The welfare safety net
Universal benefits tend to spiral out of control over time. They’re difficult to roll back once introduced and they are tied to demographic forces of nature outside of budgetary control. An entitlement introduced today for under-6s might be estimated to cost €40m, but what will it cost in 15 years do we know? Could be more, could be less. That depends on things right down to the level of how many kids people can have if they get out of their negative equity two bed apartment and into a bigger house between now and then, for example.
The welfare safety net should be an insurance scheme, where those in most difficulty receive help – and we are not left in a situation where, as in the post-2008 austerity budgets we’ve been watching, politically important but dubiously beneficial payments protected at cost to other groups who truly are in need. Carers, the disabled and young people for example have received huge cutbacks, but the suggestion that medical cards for over 70s ought to be means tested prompted a flurry of protest and the measure was rolled back.
That’s not to pick on the over 70s. Rather, I’m picking on people of all ages who earn enough that universal benefits are an addition to their discretionary income rather than an essential payment without which life cannot function normally.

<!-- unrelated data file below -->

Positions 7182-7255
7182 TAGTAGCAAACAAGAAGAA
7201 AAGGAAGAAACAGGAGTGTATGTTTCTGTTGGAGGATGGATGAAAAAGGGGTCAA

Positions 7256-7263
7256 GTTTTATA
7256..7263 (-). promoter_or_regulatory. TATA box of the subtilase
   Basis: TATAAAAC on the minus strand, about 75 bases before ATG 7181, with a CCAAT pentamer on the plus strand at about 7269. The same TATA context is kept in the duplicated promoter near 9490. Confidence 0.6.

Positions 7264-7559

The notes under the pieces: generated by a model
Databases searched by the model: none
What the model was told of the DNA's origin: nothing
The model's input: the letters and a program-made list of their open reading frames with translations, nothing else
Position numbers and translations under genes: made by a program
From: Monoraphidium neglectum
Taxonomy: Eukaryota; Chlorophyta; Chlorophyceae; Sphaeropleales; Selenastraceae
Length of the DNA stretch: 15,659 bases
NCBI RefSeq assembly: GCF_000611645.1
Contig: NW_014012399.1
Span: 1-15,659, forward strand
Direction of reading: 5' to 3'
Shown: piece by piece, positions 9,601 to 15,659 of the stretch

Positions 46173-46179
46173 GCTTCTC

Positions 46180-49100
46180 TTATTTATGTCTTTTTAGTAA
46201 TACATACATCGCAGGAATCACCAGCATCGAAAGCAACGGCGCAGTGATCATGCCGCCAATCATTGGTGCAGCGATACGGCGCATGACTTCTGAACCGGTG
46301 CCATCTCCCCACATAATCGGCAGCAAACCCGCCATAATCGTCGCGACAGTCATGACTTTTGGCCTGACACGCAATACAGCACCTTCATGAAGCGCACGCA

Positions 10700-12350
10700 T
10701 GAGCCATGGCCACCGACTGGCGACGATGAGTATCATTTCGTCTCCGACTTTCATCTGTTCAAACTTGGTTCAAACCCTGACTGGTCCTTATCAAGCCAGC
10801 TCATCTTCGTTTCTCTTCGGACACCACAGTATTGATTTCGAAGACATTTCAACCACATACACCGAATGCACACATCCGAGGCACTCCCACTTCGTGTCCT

We can still offer free GP visits for people who are hard up without even having an on/off means test. In addition to issuing a card, when people need to bring their kids to a GP but don’t have a visit card they could fill out a quick means test form there and then, get the visit for free and have Revenue and Welfare assess the test after the fact. If the person qualifies, so be it; and that qualification could relate to their circumstances that very week rather than generally over a year. Bills fall due, kids get sick in waves and so on, so circumstances play a lot in assessing whether or not someone can afford a GP visit.
If the person doesn’t qualify, or only partially qualifies, that money could be clawed back over time in welfare payments or tax paid. It would be a sort of a loan from the government to help them get what they need.
There’s plenty of other things government could do to make healthcare more affordable, such as controlling costs in the Department of Health itself. That aside, we should look to move to a system where we provide people with help based on their needs rather than their attractiveness to a political class eyeing up the 2014 Local and European elections.
We should have also learned from the Celtic Tiger years of budgets that giveaways simply lead to runaway spending, and eventually that will lead to more pain and economic trouble than it’s worth.
Aaron McKenna is a businessman and a columnist for TheJournal.ie. He is also involved in activism in his local area. You can find out more about him at aaronmckenna.com or follow him on Twitter @aaronmckenna. To read more columns by Aaron click here.